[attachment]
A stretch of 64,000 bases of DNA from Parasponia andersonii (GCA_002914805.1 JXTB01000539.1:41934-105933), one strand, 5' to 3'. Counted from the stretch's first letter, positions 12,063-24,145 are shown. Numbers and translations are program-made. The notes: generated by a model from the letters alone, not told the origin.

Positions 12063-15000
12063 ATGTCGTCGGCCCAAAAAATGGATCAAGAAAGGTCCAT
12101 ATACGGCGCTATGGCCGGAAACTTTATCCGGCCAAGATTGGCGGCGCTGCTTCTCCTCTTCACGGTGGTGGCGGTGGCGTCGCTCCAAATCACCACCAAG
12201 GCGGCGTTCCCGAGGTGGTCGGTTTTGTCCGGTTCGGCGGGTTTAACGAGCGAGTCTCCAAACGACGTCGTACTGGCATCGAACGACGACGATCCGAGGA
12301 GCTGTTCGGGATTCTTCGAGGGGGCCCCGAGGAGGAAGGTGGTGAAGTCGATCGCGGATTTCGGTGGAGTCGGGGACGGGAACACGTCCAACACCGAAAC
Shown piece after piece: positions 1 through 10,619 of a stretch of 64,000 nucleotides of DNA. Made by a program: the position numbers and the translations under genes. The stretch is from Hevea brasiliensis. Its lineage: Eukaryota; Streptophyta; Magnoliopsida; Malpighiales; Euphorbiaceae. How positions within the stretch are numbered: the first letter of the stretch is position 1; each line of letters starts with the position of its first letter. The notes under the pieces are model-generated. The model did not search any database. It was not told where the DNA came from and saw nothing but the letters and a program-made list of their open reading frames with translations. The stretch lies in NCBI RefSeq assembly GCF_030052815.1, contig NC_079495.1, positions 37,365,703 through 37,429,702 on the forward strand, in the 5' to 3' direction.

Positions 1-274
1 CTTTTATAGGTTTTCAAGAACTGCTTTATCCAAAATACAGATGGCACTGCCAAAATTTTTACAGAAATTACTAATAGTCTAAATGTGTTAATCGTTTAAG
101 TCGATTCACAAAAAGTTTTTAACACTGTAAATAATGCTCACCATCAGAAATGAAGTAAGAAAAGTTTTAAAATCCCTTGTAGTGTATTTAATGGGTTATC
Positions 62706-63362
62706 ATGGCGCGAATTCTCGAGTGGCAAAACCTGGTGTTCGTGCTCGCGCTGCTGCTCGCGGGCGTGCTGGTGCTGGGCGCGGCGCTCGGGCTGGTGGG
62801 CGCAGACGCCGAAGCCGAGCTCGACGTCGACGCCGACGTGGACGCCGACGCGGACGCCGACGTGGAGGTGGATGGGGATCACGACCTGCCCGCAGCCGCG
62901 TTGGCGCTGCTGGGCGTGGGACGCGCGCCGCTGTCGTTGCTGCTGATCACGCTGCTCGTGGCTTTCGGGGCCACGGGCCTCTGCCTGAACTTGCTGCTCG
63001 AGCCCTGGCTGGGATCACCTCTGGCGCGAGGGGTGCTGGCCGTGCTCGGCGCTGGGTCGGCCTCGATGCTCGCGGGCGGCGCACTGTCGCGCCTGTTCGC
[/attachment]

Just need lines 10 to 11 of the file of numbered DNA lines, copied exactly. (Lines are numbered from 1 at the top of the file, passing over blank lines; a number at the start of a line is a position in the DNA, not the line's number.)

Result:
101 TCGATTCACAAAAAGTTTTTAACACTGTAAATAATGCTCACCATCAGAAATGAAGTAAGAAAAGTTTTAAAATCCCTTGTAGTGTATTTAATGGGTTATC
Positions 62706-63362